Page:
Phoebe Ryan Wants to Make Happier Music: Interview
If you love pop music (in particular, good pop music), then chances are you’ve heard of Phoebe Ryan.
Phoebe’s helped write tracks for the likes of Melanie Martinez, The Knocks, Danny L. Harle, and the holy grail of pop herself, Britney Jean Spears. It should therefore come as little surprise that her latest EP, James, is one of the year’s best releases.
James tells the story of a relationship from start to finish, with each song narrating a different chapter of the saga. “It’s only half based in reality, but at the same time, it’s all completely true,” Phoebe explains. “These are not love songs, but they are about love.”
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The EP is an all killer, no filler experience, which hard-confirms Phoebe as a proper pop force—one who’s firing on all cylinders. We had a quick chat with her about all the things that went into the making of James, below.
It’s been two years since your last EP, Mine. How would you say you’ve changed as an artist since then?
I think it’s more about how I’ve changed as a human. The past two years have been crazy for me. I’ve been the lowest I’ve ever been, and I’ve been pretty high too, but mostly low. It’s made me want to put out happier music, not to be a bummer or anything.
What do you think contributed to those changes?
I’ve been taking really poor care of my mental health, up until earlier this year. Now I’m back on top and more eager than ever to make music that reflects the sides of myself that I love.
There are two previously unreleased tracks on the EP: “Should I” and “Aspirin.” What’s the tale behind each?
“Should I” was written after I was dating someone for six months and they literally introduced me as a friend. I wrote it with my really close friends Nate Campany and Kyle Shearer. Some of my best songs have been written with them because they just understand me so deeply. I think we wrote it on a boat.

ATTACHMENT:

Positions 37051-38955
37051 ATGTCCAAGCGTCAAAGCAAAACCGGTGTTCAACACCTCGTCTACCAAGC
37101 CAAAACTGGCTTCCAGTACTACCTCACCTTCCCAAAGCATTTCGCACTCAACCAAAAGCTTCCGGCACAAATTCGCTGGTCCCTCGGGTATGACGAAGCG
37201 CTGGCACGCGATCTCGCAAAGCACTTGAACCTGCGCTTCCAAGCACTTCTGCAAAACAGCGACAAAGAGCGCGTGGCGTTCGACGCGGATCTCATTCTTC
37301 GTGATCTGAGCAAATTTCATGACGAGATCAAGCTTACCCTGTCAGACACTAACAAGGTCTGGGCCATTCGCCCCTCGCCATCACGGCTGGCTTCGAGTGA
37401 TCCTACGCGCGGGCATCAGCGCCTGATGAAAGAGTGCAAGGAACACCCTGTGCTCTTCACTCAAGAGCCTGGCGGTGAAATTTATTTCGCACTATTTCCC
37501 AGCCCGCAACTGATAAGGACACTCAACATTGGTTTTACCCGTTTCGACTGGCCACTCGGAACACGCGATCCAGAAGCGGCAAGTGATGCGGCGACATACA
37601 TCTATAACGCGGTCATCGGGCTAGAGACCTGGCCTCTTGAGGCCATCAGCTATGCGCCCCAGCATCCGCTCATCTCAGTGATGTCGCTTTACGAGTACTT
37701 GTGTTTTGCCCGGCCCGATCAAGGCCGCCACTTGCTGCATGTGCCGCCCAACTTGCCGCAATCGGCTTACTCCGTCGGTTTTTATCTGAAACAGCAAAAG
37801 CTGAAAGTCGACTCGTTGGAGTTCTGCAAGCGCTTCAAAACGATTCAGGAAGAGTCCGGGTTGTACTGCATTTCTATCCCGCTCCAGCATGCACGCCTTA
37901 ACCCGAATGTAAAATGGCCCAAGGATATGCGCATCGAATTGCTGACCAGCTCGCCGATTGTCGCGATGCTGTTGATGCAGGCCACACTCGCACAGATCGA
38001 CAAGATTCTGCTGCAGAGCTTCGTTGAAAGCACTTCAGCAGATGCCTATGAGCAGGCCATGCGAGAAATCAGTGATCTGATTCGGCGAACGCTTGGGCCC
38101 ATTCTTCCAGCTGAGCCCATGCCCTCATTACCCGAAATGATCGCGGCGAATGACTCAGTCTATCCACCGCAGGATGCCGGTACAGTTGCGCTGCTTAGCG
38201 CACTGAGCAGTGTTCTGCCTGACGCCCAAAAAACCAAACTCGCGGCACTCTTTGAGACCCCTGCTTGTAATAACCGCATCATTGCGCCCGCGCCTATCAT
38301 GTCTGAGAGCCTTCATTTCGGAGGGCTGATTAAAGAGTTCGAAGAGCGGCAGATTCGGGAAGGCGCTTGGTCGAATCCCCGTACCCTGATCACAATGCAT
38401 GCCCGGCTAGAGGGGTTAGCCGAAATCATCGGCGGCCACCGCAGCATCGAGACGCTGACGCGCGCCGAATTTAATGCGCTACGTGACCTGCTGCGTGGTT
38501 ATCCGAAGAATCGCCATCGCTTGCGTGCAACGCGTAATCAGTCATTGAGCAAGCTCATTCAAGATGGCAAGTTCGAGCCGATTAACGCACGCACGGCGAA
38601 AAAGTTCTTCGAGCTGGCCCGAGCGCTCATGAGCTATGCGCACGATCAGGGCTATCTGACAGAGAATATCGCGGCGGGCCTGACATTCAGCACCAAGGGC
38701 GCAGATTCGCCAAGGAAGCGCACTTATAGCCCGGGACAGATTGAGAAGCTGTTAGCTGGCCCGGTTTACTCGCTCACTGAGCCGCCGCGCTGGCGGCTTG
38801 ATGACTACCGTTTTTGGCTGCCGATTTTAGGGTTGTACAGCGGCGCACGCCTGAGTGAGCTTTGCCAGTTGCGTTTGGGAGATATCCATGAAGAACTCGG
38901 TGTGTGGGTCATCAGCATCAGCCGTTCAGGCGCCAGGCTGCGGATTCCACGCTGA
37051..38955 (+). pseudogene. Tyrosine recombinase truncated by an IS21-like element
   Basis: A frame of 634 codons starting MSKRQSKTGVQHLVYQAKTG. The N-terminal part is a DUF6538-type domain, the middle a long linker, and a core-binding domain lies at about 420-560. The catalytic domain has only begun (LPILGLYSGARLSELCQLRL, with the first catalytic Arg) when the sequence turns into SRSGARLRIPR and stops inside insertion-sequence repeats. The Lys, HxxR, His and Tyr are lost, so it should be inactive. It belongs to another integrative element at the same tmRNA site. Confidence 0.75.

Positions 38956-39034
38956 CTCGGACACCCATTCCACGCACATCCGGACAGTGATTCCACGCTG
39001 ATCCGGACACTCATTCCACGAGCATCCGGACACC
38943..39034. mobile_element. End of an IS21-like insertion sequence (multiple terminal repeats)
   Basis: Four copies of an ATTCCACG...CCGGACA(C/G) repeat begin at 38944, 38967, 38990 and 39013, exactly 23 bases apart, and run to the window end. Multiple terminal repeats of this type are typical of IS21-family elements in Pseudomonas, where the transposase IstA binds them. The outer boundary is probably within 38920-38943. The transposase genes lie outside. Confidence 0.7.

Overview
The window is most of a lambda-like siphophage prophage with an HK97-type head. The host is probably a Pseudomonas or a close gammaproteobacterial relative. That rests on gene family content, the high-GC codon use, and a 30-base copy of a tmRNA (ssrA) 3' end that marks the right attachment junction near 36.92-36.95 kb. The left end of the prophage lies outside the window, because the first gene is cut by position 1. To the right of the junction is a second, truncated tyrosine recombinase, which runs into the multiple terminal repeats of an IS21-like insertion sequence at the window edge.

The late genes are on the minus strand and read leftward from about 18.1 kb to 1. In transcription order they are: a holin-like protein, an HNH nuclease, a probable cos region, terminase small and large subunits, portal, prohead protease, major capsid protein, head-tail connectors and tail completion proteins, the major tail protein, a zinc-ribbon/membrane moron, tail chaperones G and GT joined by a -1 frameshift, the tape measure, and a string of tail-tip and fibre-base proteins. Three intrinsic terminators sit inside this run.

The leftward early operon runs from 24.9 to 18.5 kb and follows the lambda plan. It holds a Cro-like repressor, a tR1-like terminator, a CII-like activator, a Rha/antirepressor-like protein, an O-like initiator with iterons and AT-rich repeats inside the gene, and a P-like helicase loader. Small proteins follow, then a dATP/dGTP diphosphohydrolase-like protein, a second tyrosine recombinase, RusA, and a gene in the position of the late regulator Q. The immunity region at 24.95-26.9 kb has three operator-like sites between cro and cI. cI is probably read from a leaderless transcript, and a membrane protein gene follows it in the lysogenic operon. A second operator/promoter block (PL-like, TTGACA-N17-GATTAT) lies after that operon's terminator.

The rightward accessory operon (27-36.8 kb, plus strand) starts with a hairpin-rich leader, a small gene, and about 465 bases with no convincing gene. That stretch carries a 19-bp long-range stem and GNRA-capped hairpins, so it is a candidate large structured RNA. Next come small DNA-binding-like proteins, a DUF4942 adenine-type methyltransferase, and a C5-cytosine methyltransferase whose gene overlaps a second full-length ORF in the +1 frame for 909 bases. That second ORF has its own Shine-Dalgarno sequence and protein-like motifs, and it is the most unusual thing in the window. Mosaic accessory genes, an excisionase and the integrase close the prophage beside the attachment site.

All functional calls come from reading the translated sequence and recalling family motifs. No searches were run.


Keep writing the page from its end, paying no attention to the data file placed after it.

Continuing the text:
And “Aspirin” was written in Finland with Antti Hynninen, Jurek Reunamäki and Lucas Nord. At first we started writing some Ed Sheeran s— and then scrapped the idea and I remember saying, “Guys, I want to write a song called ‘MASSIVE’!” We were all giggling because it’s kind of a crazy concept, but after a few trips to the sauna, a few cigarettes, and a sax solo, we really nailed it. Jurek had just won an award that day for being the best songwriter in Finland, no big deal, and he came up with the word “Aspirin” and I was like, “Bro… YES.”
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I love how you describe James as being about having “so much passion that you don’t even know what to do with it.” Is that how you’d describe yourself as well?
I think my heart is a little misguided at times, yes. And I’m very dramatic. Even reading the word passion makes my face feel all hot.
You’ve explained that this EP narrates a relationship from start to finish. Was there a specific point at which you realized this was what you wanted the concept of James to be?
When we were gathering songs together for an EP it quickly became pretty clear that these songs were in chronological order. We all kind of laughed about how obvious it was.
You have such a knack for bringing out these seemingly small observations that so many people experience daily and really capturing how large their emotional impact can be. Would you say that’s the style of writing you’re drawn to as a songwriter—for yourself, at least?
Oh jeez, I don’t even know. I love to write about what f—s me up, and sometimes it can be as simple as a look.
Is there anything you’d like people to take away from this body of work once they hear it?
I hope people will take away little pieces of it that mean a lot to them. Maybe not everyone has a James, but surely everyone knows what it’s like to be disappointed or taken for granted or unsure of what they mean to someone…
What are you setting your sights on next, following your EP’s release?
Album. Album album album. Where is the album? We want the damn album.
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